Whether you do all the bookkeeping in the office or you outsource it to someone else, you should know the critical information to comply with each state’s regulations. Important information that may vary state-to-state could include paycheck delivery requirements, information that should appear on paystubs, deduction requirements and more.
If you decide to hire remote employees residing in states other than the one in which your business is located, taxes become slightly more complex than usual. Depending on the state in which your remote employee resides, you’ll have to adhere to that state’s law in terms of withholding unemployment and state taxes in their residing state. Now, if your employee performs remote work in their home state but also travels to your office location and works, taxes become even more complex (as if they aren’t complicated enough already) and you need to consult a tax expert to ensure you won’t be subject to an audit or penalized later on.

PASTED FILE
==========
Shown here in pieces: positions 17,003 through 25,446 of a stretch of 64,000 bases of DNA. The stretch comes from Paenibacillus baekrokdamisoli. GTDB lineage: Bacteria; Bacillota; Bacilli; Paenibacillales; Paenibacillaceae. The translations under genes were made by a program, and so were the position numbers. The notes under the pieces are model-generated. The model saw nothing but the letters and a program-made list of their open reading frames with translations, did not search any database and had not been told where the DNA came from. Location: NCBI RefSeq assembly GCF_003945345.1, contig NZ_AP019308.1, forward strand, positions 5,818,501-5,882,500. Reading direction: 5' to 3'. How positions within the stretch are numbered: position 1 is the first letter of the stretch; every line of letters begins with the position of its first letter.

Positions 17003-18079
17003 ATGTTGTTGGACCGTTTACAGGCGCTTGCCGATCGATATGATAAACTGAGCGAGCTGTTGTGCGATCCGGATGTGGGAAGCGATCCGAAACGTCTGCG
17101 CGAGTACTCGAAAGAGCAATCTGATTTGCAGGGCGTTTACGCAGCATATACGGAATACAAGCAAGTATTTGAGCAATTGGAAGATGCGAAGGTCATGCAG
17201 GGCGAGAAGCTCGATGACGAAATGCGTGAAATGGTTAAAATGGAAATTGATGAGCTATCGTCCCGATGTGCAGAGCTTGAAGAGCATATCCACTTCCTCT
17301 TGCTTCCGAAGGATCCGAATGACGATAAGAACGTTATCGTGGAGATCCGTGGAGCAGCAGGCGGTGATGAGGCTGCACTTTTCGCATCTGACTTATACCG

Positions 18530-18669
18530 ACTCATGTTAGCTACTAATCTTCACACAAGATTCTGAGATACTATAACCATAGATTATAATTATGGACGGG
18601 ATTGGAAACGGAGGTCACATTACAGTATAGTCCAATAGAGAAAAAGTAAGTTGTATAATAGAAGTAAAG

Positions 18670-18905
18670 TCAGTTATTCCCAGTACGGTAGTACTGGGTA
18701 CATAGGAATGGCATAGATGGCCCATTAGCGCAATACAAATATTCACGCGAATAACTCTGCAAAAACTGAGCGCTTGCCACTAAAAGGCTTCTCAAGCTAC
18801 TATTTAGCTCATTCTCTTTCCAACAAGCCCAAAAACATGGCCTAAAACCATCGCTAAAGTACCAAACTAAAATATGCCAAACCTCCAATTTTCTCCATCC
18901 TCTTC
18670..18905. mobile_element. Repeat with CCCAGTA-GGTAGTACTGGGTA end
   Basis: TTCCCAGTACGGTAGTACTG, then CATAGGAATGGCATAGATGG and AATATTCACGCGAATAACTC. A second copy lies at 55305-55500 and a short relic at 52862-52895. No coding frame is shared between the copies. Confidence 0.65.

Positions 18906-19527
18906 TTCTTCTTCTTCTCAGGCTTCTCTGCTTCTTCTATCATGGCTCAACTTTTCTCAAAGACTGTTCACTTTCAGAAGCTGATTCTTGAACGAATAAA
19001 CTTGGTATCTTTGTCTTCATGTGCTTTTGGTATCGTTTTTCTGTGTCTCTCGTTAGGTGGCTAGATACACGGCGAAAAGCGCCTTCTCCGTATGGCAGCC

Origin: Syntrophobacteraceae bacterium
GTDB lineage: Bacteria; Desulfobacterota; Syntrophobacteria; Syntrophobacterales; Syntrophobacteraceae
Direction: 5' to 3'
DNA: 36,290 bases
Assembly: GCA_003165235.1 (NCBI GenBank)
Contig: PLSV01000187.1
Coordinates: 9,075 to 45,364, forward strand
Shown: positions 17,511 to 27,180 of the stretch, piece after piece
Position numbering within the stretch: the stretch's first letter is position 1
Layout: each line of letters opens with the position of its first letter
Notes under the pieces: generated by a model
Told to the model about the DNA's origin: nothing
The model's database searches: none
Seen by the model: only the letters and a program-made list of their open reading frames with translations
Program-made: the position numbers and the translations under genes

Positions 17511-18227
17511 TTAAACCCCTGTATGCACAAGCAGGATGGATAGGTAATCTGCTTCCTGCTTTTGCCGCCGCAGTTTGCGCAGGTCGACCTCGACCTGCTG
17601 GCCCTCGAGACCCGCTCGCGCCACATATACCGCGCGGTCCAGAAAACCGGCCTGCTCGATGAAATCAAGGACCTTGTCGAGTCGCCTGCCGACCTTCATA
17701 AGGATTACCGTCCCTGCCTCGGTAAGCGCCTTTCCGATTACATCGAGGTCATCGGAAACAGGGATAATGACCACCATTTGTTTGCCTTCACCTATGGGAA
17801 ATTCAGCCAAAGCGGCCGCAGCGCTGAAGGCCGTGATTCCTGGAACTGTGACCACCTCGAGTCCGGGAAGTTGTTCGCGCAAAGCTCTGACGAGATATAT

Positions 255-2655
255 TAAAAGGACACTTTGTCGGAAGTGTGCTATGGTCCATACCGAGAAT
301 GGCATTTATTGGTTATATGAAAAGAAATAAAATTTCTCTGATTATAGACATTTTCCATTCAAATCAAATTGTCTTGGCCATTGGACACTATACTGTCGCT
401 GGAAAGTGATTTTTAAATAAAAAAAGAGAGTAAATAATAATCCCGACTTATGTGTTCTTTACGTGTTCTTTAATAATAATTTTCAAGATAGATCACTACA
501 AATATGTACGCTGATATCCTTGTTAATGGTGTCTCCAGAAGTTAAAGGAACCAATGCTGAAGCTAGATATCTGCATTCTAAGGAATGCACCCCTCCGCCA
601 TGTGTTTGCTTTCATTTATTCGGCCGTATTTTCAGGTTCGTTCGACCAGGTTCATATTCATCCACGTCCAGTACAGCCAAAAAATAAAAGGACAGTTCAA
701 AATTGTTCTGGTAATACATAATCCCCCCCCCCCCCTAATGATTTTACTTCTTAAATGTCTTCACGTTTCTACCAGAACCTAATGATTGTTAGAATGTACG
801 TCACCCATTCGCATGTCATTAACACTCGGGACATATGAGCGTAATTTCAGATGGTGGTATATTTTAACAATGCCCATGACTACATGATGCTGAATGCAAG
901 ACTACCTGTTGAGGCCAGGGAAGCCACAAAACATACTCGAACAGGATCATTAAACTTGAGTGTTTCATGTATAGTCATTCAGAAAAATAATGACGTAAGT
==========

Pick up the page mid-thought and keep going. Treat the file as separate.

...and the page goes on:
In addition to payroll taxes, there is the potential of your business now being subject to your remote employee’s state from an income, sales, and property tax perspective. Again, proper record keeping of this information is vital, along with working closely with your tax professional.
3. Implement security measures and privacy/confidentiality rules
While you should already have adequate IT security measures in place, along with comprehensive privacy/confidentiality rules, the need for such policies and programs rises exponentially when you add a remote employee or allow existing employees to work remotely. As you increase the number of folks accessing your company’s information from remote areas, you also increase the risk of network penetration, unintentional disclosure of sensitive data, and the potential for other cybersecurity risks. Mobile devices, wireless networks and inadvertent disclosure of personal or private data in public spaces expose your business to vulnerability.
One way to protect your business from a cyber attack is to have security policies and guidelines in place to prevent disclosing confidential client information or company information. Leaking information can lead to class-action lawsuits from clients or the public as well as hefty fines from the state.
In addition to these policies, educate your employees of potential risks whether they’re working from home or in a public space, such as a coffee shop or hotel. Consider requiring a virtual private network to secure their communication.